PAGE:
Wednesday, November 4, 2009

Another Distinguished Professor Approves Plagiarism

In November 2004, about 5 months after Dr. Alam began to unfairly stonewall me on my master's thesis, Distinguished Professor Dr. Tadeusz Malinski approved a chemistry doctoral dissertation that contains pages of blatant plagiarism. To show you, I have highlighted pages of plagiarized text from the dissertation. The text highlighted in blue is copied from this source, and the text highlighted in green is copied from this source.

There are some very important questions that arise from this dissertation.

How will Ohio University's College of Arts and Sciences deal with this cheating student? The student clearly shows an intent to deceive the reader by making the subtle change of switching the word "we" to "I" (see page 22) or failing to include the copied sources in her reference list. It is also important to recognize that the student avoided performing literary research on her subject by copying many of her citations from others. In other words, the multitude of citations and associated references make it appear like she went to the library and read numerous papers on her subject when in reality, she was able to build a lengthy reference list without ever obtaining, reading or analyzing those references. This person clearly does not deserve the title: Doctor of Philosophy.

How will Ohio University deal with the professor who awarded a doctoral degree to a student who cheated to meet her degree requirements? I seriously doubt that Dr. Malinski and the other professors on the doctoral committee believed that their student wrote with such expertise. I believe that either they did not read the dissertation or they did not care that she copied. Either way, the approving professors are in violation of the Ohio University Faculty Handbook Statement on Professional Ethics.

Will President McDavis, and the other distinguished professors strip Dr. Malinski of his distinguished professor title like they did to Dr. Gunasekera?

5 comments:

Anonymous said...

There needs to be accountability all the way in the chain...students, advisers, professors, chairs, deans. Degrees and titles cannot be just given away, they are to be earned and complying with a code of ethics is part of the process.

Brian Manhire said...

Here are two articles and two books that have helped me better understand the plagiarism scandal at Ohio University. Maybe others will find them helpful too.

The articles are by OU Distinguished Professor Richard Vedder:

Groundhog Day In Academia
http://collegeaffordability.blogspot.com/2007/02/groundhog-day-in-academia.html

The Cheating Epidemic in Higher Education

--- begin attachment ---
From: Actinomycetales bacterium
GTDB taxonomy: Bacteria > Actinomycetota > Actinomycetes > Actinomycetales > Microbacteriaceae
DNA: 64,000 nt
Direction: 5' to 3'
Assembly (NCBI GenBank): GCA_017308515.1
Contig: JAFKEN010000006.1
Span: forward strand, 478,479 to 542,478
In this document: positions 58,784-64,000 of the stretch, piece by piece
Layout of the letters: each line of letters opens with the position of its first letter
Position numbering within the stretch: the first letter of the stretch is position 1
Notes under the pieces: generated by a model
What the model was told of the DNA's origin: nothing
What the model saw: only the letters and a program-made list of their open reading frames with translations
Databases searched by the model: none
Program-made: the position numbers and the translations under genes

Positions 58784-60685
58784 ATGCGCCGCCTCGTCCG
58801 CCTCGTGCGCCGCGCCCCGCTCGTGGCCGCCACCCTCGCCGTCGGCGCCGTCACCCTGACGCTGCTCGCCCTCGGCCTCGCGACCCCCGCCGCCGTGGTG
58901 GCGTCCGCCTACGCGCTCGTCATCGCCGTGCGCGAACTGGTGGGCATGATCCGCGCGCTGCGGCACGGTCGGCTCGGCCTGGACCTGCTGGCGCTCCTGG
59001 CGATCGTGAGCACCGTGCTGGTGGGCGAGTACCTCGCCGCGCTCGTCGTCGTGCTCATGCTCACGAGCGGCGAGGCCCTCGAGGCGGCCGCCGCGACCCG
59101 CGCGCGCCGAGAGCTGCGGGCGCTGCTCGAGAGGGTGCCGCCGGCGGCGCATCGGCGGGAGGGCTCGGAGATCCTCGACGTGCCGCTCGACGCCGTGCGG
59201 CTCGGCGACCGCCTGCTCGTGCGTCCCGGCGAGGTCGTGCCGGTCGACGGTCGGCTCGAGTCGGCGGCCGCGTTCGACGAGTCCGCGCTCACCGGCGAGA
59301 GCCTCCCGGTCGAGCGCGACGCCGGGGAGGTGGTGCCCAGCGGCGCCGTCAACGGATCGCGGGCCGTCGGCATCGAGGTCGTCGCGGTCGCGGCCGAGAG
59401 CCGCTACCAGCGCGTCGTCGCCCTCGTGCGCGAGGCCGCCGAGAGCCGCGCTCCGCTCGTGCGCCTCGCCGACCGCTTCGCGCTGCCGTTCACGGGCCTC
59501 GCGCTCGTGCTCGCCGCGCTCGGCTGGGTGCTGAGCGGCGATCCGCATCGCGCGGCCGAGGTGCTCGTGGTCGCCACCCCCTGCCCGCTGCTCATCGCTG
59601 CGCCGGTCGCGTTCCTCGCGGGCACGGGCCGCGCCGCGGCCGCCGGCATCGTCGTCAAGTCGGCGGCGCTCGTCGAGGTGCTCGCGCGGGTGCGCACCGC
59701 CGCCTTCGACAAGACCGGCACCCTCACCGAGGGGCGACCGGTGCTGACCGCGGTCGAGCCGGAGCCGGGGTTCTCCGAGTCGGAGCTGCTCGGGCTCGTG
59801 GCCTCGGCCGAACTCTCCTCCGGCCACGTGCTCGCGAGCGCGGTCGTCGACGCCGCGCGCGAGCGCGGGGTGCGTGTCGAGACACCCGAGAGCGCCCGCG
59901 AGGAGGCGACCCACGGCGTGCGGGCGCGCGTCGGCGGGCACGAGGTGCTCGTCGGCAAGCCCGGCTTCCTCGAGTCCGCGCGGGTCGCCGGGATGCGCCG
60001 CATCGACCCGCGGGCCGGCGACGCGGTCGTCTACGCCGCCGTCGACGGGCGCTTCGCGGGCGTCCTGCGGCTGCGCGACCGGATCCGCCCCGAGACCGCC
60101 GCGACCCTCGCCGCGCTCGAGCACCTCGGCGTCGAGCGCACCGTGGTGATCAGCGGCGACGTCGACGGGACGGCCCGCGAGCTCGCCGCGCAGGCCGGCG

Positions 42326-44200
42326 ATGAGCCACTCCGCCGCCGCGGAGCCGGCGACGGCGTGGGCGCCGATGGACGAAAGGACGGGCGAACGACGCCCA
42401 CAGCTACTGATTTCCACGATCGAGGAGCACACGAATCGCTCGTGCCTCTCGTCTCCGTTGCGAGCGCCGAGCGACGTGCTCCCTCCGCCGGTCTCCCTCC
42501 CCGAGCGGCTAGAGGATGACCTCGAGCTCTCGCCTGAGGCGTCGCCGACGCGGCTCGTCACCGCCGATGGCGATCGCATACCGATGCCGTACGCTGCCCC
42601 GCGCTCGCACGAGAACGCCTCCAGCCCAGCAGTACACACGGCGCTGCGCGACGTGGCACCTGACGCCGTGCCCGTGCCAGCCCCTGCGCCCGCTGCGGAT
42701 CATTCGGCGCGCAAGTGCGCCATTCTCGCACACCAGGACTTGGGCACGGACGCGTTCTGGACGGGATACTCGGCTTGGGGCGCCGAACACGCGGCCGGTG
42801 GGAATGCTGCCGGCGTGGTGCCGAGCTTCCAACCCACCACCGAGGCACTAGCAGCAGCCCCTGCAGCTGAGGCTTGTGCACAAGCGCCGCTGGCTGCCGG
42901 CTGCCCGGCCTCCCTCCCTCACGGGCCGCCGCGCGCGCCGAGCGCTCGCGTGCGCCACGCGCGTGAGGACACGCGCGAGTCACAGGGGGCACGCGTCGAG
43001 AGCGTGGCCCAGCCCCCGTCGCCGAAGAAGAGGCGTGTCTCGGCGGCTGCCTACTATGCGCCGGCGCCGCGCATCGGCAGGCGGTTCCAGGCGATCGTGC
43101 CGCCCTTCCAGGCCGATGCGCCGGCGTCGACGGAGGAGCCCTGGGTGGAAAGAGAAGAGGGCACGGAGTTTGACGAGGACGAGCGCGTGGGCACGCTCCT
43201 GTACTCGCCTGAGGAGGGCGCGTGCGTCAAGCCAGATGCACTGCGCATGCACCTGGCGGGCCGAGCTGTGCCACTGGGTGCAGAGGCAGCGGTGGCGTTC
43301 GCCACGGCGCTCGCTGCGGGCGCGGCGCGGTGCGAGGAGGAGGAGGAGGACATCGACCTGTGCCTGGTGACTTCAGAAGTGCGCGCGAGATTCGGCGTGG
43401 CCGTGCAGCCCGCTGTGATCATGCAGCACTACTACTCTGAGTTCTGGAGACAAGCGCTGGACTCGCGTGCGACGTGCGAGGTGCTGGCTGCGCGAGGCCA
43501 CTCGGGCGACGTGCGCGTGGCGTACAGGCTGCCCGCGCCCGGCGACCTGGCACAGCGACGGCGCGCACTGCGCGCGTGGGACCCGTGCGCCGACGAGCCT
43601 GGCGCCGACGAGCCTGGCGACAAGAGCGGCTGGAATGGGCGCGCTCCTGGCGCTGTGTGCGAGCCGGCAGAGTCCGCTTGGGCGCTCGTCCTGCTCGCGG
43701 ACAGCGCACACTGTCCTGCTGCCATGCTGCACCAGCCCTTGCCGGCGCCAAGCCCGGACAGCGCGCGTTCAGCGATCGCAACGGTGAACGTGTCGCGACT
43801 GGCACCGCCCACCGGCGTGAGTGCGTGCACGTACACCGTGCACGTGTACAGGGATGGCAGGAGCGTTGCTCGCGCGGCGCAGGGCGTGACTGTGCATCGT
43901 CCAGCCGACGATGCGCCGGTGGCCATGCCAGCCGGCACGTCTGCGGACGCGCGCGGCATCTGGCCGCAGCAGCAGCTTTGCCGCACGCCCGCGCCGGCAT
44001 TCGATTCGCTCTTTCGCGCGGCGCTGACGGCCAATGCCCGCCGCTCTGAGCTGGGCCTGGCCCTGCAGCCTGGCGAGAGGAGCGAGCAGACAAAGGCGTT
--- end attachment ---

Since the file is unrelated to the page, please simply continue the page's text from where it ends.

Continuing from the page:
http://collegeaffordability.blogspot.com/2007/09/cheating-epidemic-in-higher-education.html

The books are by David Callahan and Barbara Ehrenreich:

The Cheating Culture: Why More Americans Are Doing Wrong to Get Ahead
http://www.amazon.com/Cheating-Culture-Americans-Doing-Wrong/dp/0151010188

Bright-sided: How the Relentless Promotion of Positive Thinking Has Undermined America

http://www.amazon.com/Bright-sided-Relentless-Promotion-Positive-Undermined/dp/0805087494/ref=sr_1_1?ie=UTF8&s=books&qid=1257463748&sr=1-1

Also, I believe that the plagiarism scandal Tom Matrka has discovered at OU is also widespread across colleges and universities in America and abroad – and why should anyone think otherwise nowadays?

Finally, I want to make it very clear that I’ve not made any of these remarks to in any way excuse the plagiarism scandal at OU (which I think is a tragedy).

Disclosure: I’m a retired OU professor.

Common Sense said...

One distinguished professor mentoring a plagiarist might pass as an anomaly, but not two. Good students should stay away from this place, which seems to be a safe haven for bad students and professors that either aren’t paying enough attention to notice, don’t care, or are culpable.

Anonymous said...

As an undergrad student at OSU, I have begun to realize the wide-swept problem of cheating, not just in theses. And although this is a huge generalization, a common theme is that foreign students seem to be more prone and 'encouraged'(by friends) to cheat. I have discussed this topic with my peers often, and have been told that in every class, we have found cheating that is especially rampant among foreign exchange students. Is the stress of success in America too much? OU is not the only case, however, I do not believe it is as widely approved as it seems to be at OU.

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